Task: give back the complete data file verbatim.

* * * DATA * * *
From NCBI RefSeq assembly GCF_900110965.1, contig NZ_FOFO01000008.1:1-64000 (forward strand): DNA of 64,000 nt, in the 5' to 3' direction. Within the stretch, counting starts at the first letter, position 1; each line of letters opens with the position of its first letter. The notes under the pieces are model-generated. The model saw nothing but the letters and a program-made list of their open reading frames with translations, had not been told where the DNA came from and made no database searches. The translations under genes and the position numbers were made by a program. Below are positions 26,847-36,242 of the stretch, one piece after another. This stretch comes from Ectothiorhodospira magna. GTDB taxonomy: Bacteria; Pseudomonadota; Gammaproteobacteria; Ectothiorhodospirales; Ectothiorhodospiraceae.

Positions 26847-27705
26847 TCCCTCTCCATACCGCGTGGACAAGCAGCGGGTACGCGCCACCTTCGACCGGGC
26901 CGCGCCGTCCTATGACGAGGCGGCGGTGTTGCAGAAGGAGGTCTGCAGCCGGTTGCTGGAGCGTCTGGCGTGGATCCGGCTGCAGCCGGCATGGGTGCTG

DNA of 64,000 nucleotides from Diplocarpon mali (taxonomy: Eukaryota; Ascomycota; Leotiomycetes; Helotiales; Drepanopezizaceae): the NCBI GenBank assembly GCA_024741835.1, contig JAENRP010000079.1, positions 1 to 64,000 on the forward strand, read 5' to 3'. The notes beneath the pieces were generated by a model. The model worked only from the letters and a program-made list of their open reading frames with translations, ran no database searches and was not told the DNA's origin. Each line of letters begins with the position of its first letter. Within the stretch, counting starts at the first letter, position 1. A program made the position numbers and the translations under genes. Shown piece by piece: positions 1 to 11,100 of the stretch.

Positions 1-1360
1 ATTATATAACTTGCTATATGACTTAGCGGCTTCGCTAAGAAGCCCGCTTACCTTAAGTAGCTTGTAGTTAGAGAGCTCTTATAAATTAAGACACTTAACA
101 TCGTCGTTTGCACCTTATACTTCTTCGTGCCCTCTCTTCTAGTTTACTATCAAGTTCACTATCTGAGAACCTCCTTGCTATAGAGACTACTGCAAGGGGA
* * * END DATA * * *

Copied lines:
From NCBI RefSeq assembly GCF_900110965.1, contig NZ_FOFO01000008.1:1-64000 (forward strand): DNA of 64,000 nt, in the 5' to 3' direction. Within the stretch, counting starts at the first letter, position 1; each line of letters opens with the position of its first letter. The notes under the pieces are model-generated. The model saw nothing but the letters and a program-made list of their open reading frames with translations, had not been told where the DNA came from and made no database searches. The translations under genes and the position numbers were made by a program. Below are positions 26,847-36,242 of the stretch, one piece after another. This stretch comes from Ectothiorhodospira magna. GTDB taxonomy: Bacteria; Pseudomonadota; Gammaproteobacteria; Ectothiorhodospirales; Ectothiorhodospiraceae.

Positions 26847-27705
26847 TCCCTCTCCATACCGCGTGGACAAGCAGCGGGTACGCGCCACCTTCGACCGGGC
26901 CGCGCCGTCCTATGACGAGGCGGCGGTGTTGCAGAAGGAGGTCTGCAGCCGGTTGCTGGAGCGTCTGGCGTGGATCCGGCTGCAGCCGGCATGGGTGCTG

DNA of 64,000 nucleotides from Diplocarpon mali (taxonomy: Eukaryota; Ascomycota; Leotiomycetes; Helotiales; Drepanopezizaceae): the NCBI GenBank assembly GCA_024741835.1, contig JAENRP010000079.1, positions 1 to 64,000 on the forward strand, read 5' to 3'. The notes beneath the pieces were generated by a model. The model worked only from the letters and a program-made list of their open reading frames with translations, ran no database searches and was not told the DNA's origin. Each line of letters begins with the position of its first letter. Within the stretch, counting starts at the first letter, position 1. A program made the position numbers and the translations under genes. Shown piece by piece: positions 1 to 11,100 of the stretch.

Positions 1-1360
1 ATTATATAACTTGCTATATGACTTAGCGGCTTCGCTAAGAAGCCCGCTTACCTTAAGTAGCTTGTAGTTAGAGAGCTCTTATAAATTAAGACACTTAACA
101 TCGTCGTTTGCACCTTATACTTCTTCGTGCCCTCTCTTCTAGTTTACTATCAAGTTCACTATCTGAGAACCTCCTTGCTATAGAGACTACTGCAAGGGGA